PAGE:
Semenawit's Turtle Story


a.  Analysis:

The symbolical elements used in this story seem to be:

Emotionally, the exclamation of the turtle to the big bird seems central: the wish to fly, the strong sensation of the own inability.

I suggest that this makes it plausible that the child (the displaced community) is symbolised by the turtle.

In general however, the turtle is not seen with great sympathy within the Amharic context, although it is definitely an item: in one of the larger shops that provide ceramics in Addis one can see many forms of turtles between the statues that all seem to be highly symbolical.
The turtle is in general seen as somewhat lazy, though  headstrong.

The meaning of the story would be:

The displaced, not very active, talks to the people of the real world (people outside the shelter), but is not happy. He observes the mighty people, the NGO’s (The big bird) and in envious of their capacities. He wishes to be like them, and begs for help.
The Mighty Farenji (expatriate) comes down and promises to help.
The rope stands for the material help, that, however, silences the displaced: by taking the rope in its beak, it is doomed to shut up.
While flying, the vision of the most wanted object: the big house, (harly a symbol any more in this context, more an icon, forces the turtle to speak, but what the turtle would have said is not disclosed: the death of the turtle is left imminent.

The one element in this story that seems to be contradictory with this explanation is the fact that the turtle is expected to get the rope herself. This seems not in line with the general perception of ‘help’ , although this is the perception of the helpers. It could be, however, that this element in the story relates to the feeling with the displaced that ‘help’  is in reality paid by themselves rather than by the outside world.

b. Discussion:
At this stage some objections were made within the wider core-group.
The first was that this story does not belong to the local culture. Possibly this is true, but for us the fact remains that the child not only knows the story, but chooses to reproduce it at the first occasion.
Children, in my opinion, select from the total of stories that are presented in one way or the other, those stories that fit in their emotional context, that express their emotional needs. In doing this, they integrate the story in their culture. The fact that the turtle as well as the big bird are represented in the existing culture indicates this.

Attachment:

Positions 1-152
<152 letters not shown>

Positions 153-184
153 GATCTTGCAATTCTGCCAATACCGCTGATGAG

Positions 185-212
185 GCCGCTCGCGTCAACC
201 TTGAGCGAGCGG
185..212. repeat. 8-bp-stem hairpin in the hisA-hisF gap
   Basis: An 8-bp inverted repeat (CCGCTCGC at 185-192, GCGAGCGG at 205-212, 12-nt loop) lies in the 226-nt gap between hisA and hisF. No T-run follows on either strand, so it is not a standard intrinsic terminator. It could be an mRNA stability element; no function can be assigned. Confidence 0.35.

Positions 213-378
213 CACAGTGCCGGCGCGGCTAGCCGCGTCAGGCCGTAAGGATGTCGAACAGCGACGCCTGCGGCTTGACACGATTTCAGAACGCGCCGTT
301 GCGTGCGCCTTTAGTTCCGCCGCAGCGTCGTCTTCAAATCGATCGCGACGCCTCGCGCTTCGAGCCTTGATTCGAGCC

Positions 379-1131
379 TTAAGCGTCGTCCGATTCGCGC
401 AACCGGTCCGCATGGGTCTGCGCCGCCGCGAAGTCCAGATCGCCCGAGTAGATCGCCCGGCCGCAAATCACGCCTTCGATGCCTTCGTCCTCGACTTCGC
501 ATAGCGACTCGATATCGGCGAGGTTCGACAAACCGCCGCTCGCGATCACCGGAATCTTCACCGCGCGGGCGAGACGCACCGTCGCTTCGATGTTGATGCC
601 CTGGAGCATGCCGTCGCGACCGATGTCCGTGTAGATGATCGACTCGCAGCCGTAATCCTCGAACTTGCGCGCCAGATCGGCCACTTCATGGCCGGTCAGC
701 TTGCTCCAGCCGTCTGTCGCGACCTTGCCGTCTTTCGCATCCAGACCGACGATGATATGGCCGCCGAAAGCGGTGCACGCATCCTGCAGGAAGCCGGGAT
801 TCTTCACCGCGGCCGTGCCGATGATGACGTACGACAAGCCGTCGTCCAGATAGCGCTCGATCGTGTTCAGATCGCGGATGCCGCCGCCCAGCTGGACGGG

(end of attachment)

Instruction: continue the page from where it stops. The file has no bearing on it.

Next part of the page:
The second objection was, that this analysis has been made by a western observer. Also, the child was not asked to tell the meaning of the story, or to tell more about the different characters.
To this, I responded that Yes indeed, the analysis was western, and that I feel that this is what I have to offer working in the position that I have here.
This kind of analysis is completely strange to Ethiopian team, who would be inclined to give the story its meaning that it is wise to be silent. Yet, this explanation seems very attractive to them, and even the playwright in our team is very exited by this way of looking at stories.

Although I am very much in favour of working on the base of  local frames of analysis, I do not adhere to the total relativism of my own. Even stronger, to a certain extend I feel that we are becoming partners within the global village, and that this whole IPSER/AAU project is exactly about this fact.

c.  The form in which we are going to try to feed-back this story to the community:

To begin with, we feel that the story is extremely negative, and that we should look for ways to develop, together with the children, an ending to the story that does more right to the turtle (the displaced).
We have therefore chosen to perform the story as is, than to have a discussion with the children, to see how we can change it. The basis for this change will be that we explicitly say that WE do not like the end of the story.

Astatgetchew has with this in mind, found a song in which Birds look down on heroes, or just married couples, that exist in Ethiopia and that is very well known.
He has developed new texts very close to the original, and we will be working with changes in minor an major settings of the theme-melody.
With the actors we have studied the main characters and the technique to show the emotional logic behind the story.

We will try to create a stepwise performance in which the children ‘sing’ the action with the actors, coached by storyteller, alternated with acted scenes, and a small game (to search for the rope).

d.  description of the actual happening.
e.  analysis.
f.  conclusions.

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